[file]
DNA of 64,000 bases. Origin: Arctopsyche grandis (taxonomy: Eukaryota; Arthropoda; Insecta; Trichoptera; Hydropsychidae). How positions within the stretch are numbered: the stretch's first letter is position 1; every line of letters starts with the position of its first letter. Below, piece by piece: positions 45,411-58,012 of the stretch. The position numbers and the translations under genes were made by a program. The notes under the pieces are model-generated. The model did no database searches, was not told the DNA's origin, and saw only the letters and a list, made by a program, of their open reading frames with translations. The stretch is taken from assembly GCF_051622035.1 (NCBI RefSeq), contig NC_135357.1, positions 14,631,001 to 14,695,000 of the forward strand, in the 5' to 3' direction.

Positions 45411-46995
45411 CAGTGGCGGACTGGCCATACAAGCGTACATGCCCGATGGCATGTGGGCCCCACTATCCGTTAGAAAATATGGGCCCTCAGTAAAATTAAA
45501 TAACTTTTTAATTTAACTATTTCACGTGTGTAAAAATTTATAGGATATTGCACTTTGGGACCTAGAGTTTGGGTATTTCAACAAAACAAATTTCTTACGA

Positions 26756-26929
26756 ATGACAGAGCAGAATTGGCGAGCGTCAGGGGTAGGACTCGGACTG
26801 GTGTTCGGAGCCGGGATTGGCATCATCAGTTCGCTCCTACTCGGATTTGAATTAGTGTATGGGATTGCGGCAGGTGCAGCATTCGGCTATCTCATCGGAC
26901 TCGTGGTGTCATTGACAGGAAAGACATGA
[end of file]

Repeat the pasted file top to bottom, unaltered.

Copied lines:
DNA of 64,000 bases. Origin: Arctopsyche grandis (taxonomy: Eukaryota; Arthropoda; Insecta; Trichoptera; Hydropsychidae). How positions within the stretch are numbered: the stretch's first letter is position 1; every line of letters starts with the position of its first letter. Below, piece by piece: positions 45,411-58,012 of the stretch. The position numbers and the translations under genes were made by a program. The notes under the pieces are model-generated. The model did no database searches, was not told the DNA's origin, and saw only the letters and a list, made by a program, of their open reading frames with translations. The stretch is taken from assembly GCF_051622035.1 (NCBI RefSeq), contig NC_135357.1, positions 14,631,001 to 14,695,000 of the forward strand, in the 5' to 3' direction.

Positions 45411-46995
45411 CAGTGGCGGACTGGCCATACAAGCGTACATGCCCGATGGCATGTGGGCCCCACTATCCGTTAGAAAATATGGGCCCTCAGTAAAATTAAA
45501 TAACTTTTTAATTTAACTATTTCACGTGTGTAAAAATTTATAGGATATTGCACTTTGGGACCTAGAGTTTGGGTATTTCAACAAAACAAATTTCTTACGA

Positions 26756-26929
26756 ATGACAGAGCAGAATTGGCGAGCGTCAGGGGTAGGACTCGGACTG
26801 GTGTTCGGAGCCGGGATTGGCATCATCAGTTCGCTCCTACTCGGATTTGAATTAGTGTATGGGATTGCGGCAGGTGCAGCATTCGGCTATCTCATCGGAC
26901 TCGTGGTGTCATTGACAGGAAAGACATGA